Images via Honestly WTF.
Keep the summer spirit alive…
The Sisters on the Runway NYC show raised over 4K for the non profit Safe Horizon this past weekend (an organization that benefits victims of domestic violence, especially women and children), and I’m so proud that my little brand, ▽ BOMBAY MERMAID ▽ Trading Co, was given the honor of opening both shows on Friday and Saturday.
The goal of my design aesthetic is to infuse a little endless vacay spirit into the wardrobes and lives of anyone who wears it, and according to the feedback I received post-show, that message came across loud and clear. Some backstage snaps are below, and a bunch more can be found here.
Thanks to everyone who helped bring this collection to life, including my amazing models, Raffael Flores-Contreras (who also DJ’d the event in addition to capturing the backstage magic), Blair Morgan Reeves (who organized the whole show), and everyone who helped inspire and motivate me along the way.
After a wildly creative weekend and the showing of my second collection for Bombay Mermaid at the Sisters on the Runway fashion show, I want to share a DIY from the runway this morning!
Here’s a simple tank I layered with a sheer ombre maxi skirt for a summery resort look. This fabric was sourced from the vintage archives of the Fashion Institute of Technology. It’s wrinkle proof and super light, which means it goes into your suitcase in a snap for your mid-winter tropical getaway.
1. Draft a pattern. To keep things simple, you can lay your favorite tank down on paper, folded at center front. Trace off the front and the back, adding 1/2″ to the side seam and shoulder seam, 1″ to the hem, and 1/4″ to the neckline.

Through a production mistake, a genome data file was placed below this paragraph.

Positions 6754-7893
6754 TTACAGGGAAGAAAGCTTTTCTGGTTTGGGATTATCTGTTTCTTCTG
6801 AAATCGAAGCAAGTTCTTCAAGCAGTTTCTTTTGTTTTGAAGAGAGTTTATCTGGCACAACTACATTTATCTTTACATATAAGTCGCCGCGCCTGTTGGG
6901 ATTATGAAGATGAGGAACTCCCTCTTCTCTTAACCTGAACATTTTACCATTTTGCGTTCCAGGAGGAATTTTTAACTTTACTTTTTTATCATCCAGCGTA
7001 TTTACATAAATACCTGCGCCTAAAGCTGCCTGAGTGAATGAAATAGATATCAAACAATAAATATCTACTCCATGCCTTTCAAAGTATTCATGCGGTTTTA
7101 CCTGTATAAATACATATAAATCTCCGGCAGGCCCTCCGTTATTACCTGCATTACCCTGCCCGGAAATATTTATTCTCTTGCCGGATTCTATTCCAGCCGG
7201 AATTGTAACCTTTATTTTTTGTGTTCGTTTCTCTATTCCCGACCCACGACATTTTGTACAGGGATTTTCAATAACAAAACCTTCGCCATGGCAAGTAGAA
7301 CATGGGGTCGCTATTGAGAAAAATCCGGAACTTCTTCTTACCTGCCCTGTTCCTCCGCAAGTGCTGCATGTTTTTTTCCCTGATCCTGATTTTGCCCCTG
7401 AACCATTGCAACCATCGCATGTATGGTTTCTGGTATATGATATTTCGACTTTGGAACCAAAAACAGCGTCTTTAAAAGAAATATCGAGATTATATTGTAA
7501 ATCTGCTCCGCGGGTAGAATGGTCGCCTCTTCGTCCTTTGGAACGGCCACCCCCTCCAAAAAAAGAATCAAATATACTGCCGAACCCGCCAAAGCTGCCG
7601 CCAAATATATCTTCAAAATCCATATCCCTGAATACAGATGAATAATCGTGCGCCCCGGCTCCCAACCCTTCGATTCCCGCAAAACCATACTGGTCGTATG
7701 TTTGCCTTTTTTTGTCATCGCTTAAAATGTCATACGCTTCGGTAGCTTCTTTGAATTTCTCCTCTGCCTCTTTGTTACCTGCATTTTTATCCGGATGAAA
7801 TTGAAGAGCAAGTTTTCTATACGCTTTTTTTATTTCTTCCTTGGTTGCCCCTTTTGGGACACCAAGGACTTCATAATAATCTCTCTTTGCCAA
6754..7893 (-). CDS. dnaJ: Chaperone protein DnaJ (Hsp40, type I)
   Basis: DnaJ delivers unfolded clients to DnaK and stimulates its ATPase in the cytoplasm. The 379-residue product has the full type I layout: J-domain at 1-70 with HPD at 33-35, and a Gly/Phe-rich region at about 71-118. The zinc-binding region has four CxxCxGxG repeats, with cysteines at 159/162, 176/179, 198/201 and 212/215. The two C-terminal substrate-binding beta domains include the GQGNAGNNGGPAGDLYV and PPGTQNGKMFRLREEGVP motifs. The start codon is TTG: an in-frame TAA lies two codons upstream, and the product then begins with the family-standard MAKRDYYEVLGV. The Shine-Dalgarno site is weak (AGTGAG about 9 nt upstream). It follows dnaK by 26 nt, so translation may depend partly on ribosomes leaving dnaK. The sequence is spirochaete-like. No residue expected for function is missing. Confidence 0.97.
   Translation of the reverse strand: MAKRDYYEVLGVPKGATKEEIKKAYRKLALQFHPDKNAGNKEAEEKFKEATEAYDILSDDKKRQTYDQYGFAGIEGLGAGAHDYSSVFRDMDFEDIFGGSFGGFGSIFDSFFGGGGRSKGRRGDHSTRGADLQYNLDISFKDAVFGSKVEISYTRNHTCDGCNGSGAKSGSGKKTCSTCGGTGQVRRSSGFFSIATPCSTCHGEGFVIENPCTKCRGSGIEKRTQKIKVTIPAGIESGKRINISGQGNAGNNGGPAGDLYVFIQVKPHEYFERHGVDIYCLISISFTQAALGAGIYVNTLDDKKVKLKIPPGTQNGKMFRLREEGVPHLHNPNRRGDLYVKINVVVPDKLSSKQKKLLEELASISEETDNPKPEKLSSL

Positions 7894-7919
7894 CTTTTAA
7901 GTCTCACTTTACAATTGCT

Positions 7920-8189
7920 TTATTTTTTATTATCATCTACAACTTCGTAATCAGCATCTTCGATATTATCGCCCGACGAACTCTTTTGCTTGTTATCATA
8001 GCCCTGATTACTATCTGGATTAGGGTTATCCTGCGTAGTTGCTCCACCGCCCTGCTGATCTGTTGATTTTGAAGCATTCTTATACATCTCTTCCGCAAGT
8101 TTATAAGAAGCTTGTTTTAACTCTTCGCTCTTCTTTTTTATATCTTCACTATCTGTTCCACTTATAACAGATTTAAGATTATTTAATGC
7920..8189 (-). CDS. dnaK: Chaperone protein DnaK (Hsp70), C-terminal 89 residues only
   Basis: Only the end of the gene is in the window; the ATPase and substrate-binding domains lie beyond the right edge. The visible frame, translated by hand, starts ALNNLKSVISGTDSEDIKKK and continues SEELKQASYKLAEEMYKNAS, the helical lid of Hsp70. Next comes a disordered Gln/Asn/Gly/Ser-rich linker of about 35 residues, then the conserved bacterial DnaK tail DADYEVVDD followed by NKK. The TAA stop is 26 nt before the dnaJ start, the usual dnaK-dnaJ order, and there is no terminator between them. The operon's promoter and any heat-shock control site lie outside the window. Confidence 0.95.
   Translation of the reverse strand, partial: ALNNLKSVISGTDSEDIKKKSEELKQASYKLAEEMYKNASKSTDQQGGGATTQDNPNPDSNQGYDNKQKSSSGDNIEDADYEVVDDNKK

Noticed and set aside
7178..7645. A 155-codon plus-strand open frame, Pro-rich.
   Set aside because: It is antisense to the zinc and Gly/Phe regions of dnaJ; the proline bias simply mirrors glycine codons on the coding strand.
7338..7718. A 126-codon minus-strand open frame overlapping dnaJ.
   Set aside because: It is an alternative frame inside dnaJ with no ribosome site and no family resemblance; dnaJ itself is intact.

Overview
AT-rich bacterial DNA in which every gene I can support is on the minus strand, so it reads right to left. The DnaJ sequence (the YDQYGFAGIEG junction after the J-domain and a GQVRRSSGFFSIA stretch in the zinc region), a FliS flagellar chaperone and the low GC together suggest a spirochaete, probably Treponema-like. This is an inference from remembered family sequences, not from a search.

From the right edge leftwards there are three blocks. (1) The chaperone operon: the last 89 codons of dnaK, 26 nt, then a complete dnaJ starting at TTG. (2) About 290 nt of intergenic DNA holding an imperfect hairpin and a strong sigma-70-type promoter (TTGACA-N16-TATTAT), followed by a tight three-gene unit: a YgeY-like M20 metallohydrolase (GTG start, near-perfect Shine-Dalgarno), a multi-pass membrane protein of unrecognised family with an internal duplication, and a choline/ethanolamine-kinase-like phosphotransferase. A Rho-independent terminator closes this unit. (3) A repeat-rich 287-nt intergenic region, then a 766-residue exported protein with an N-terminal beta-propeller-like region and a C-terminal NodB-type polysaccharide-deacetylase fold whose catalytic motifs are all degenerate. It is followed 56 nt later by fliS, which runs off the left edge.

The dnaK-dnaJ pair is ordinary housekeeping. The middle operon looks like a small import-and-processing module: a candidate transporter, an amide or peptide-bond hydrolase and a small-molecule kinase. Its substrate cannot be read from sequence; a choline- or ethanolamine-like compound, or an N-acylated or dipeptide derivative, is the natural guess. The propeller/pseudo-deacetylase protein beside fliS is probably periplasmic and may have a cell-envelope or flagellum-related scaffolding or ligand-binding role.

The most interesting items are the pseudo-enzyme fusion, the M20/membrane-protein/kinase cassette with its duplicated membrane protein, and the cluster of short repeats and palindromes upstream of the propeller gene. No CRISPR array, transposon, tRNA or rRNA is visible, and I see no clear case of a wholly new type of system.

Note: Simplify it further if you have fray proof fabric and want to go for a simple raw edge (in that case, you won’t need seam allowance).
2. Pin and cut the front and back with the center front of the pattern aligned with the fold of the fabric. Your grain (the direction of the fabric) will vary depending on your print or the effect you’re going for. In general, you should lay your pattern parallel with the selvedge of the fabric.
3. Cut out multiple tanks at the same time and blow through the simple seam-sewing one after the other to get the most out of your sewing session.
4. Stitch the side and shoulder seams together. Press your seams from inside and outside the garment with an iron set to the appropriate heat level for your fabric. I ironed on a low setting for this vintage synthetic blend.
5. Try your top on and make any necessary adjustments. If you have a serger, you can serge the hem and seam allowance to prevent fraying.
Make this tank in a heavier knit or darker color and pair with a cardigan to wear during the fall (or do a tropical print like mine, and pack it for vacay).
Can you believe October is almost over? The new Libra moon really put a wild spin on my favorite month of the year.
This autumn I’ve been inspired to infuse more color, more energy, and more love into every day experiences like getting ready in the morning, making a new playlist, or rearranging my living space. I’ve also made more of an effort to share photos and ideas with my friends and readers, and document my creative process as I work toward goals that I set for myself this year. This rich version of my usual life (which I already consider pretty colorful) has allowed me to thrive through anxiety and uncertainty, And that, my dear, is invaluable.
Here’s a little peek into my daily life via Instagram, from Brooklyn street art to outfit details and… of course, pretty food. Call me cheesy, but I love instagram for letting us create little collages of our lives in a few taps of a smart phone screen.
Leave your instagram profile in the comments! I would love to see what you’ve been up to.